Tell Me About a Time When You Had a Conflict With a Subordinate – And How You Handled It


In interviews today- traditional questions are often being overshadowed by behavioral questions. While traditional questions offer concrete facts about your education- skills and jobs- behavioral interview questions allow an interviewer a chance to glean a significant amount of information with just one answer- the most important of which is how you will react in the future if faced with these situations. ‘Tell me about a time when you had a conflict with a subordinate – and how you handled it-‘ is one example of a behavioral question you may be asked in your next interview.

Behavioral interview questions can be tricky because you may be unsure just what the interviewer is trying to learn from your answer. Ultimately- when asked this particular question- your interviewer is hoping to determine how you handle the pressures of being in difficult situations- your problem solving skills- how you handle challenges to your authority- and whether or not you have been able to move on and grow from your experience. You may hear this question phrased differently- such as ‘Tell me about a time when you had to overrule an employee’ or ‘Describe how you would handle a disrespectful subordinate.’ Practicing your answers to these and other questions can help set you apart from the competition and give you an edge in receiving a job offer.

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How to Answer the ‘Tell Me About a Time When You Had a Conflict With a Subordinate – And How You Handled It’ Behavioral Interview Question

Adequately Explain the Situation. If you want an interviewer to understand what happened- you need to fully explain the situation when asked behavioral interview questions. The interviewer needs to know what your subordinate was doing- why it was incorrect- and the steps you took to resolve the issue. One of the best ways to do this is using the STAR method. STAR stands for the following:

  • • ST- situation or task, or the problem that you are facing
  • • A- actions you took to resolve the problem
  • • R- results that show how you changed the problem into a positive learning experience

Don’t Be Afraid of Confidence. Being confident is a great leadership skill when it is applied correctly. Be confident in your answer to show that you recognized an issue with a subordinate, took the steps to resolve the issue and learned from the experience. However, there is a difference between confidence and gloating. Do not be sarcastic or unkind in your comments regarding your subordinate, and be sure to keep your expressions neutral. Even if you are passionate about your experience, showing little emotion and sticking to the facts is better than being unprofessional.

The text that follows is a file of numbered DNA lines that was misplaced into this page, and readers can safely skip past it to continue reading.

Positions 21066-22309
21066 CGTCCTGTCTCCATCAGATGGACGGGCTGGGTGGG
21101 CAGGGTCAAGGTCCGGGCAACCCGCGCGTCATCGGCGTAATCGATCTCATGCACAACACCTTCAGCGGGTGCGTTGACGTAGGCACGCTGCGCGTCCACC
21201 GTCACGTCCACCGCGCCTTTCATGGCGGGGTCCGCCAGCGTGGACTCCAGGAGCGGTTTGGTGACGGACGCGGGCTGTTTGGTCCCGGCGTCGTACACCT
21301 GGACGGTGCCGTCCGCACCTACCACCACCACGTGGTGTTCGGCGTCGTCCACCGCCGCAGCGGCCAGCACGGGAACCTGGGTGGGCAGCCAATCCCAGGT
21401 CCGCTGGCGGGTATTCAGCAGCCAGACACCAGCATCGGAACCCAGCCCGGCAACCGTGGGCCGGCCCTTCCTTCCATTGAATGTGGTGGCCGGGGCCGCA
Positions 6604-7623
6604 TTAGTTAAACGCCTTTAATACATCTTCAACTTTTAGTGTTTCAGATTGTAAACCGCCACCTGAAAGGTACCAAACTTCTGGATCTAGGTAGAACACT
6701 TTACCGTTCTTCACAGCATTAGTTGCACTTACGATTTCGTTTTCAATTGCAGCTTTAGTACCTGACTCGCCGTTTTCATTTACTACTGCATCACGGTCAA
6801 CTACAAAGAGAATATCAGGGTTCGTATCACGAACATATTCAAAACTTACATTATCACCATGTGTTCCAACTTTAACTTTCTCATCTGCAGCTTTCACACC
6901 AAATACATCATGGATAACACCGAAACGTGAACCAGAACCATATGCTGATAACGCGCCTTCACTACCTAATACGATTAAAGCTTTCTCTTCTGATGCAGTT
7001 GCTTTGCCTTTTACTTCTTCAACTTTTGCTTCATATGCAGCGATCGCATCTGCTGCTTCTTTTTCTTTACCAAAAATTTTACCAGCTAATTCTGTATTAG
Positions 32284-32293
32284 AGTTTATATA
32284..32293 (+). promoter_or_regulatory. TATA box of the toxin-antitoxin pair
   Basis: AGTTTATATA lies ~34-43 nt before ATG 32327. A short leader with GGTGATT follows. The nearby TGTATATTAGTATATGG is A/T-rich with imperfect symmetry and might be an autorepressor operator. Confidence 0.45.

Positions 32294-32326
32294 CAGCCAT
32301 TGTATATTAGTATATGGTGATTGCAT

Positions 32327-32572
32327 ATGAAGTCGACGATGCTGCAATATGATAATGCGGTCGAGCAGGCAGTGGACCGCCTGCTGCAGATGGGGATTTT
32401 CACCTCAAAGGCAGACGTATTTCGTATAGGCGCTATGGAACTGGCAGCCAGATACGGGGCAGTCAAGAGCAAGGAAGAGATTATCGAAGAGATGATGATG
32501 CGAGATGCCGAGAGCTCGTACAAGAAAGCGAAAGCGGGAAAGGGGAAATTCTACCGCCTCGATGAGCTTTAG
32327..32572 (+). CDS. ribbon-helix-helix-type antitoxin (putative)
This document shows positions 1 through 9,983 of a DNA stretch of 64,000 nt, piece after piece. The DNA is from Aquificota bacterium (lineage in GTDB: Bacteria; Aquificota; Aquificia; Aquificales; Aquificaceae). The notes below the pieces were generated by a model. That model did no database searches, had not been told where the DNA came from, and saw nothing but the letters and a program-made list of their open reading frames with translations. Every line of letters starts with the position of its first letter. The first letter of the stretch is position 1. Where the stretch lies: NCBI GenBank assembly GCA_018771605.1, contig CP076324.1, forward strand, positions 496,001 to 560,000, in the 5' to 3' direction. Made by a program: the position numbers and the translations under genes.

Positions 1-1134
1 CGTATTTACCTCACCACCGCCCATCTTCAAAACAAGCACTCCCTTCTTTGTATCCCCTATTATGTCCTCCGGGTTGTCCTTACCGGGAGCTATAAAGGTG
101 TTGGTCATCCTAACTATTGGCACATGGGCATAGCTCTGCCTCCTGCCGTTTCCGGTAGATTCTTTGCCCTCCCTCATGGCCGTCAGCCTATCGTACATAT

Have an Explanation for Your Actions. When an interviewer asks this type of question, they want to know the reasons behind your decisions and actions as much as what those actions were. Don’t just make a blanket statement about your authority as the boss and how you expect to be obeyed. Bosses are fallible, just like other employees, and a small measure of humility goes a long way when dealing with subordinates. Take the time to explain why you felt your decision was the right choice and how you explained your decision to your subordinate.

Be Honest About Your Role in the Conflict. Describe the conflict concisely and honestly without bias because your interviewer is going to use this answer to determine how well you work with others, as well as how you treat those under your management. It may be tempting to make the subordinate in question the bad guy, but it will only make you look bad if you place all of the blame on a person who isn’t even present to defend their actions. It is rare for a conflict to arise with only one party to blame, so embrace your part in the conflict and show that you are willing to be accountable.

Sample ‘Tell Me About a Time When You Had a Conflict With a Subordinate – And How You Handled It’ STAR Interview Answer

One of my subordinates was given a project with a firm deadline for completion. The day prior to the deadline, the man came to me and requested an extension. I was disappointed that he had waited so long to tell me about his difficulties with the project, and I was obviously frustrated that this would affect the client and potentially any future business. However, I acknowledged that I had failed to touch base with him in the interim to ensure that the project was going smoothly. From that time on, I asked that he give me a weekly progress report on all of his projects to ensure it did not happen again. This taught me that as a manager, I am ultimately responsible for the output of my office and must always be aware of what needs to be done.

Research and planning are required for you to effectively answer behavioral interview questions like this. Take the time before every interview to make sure you are ready.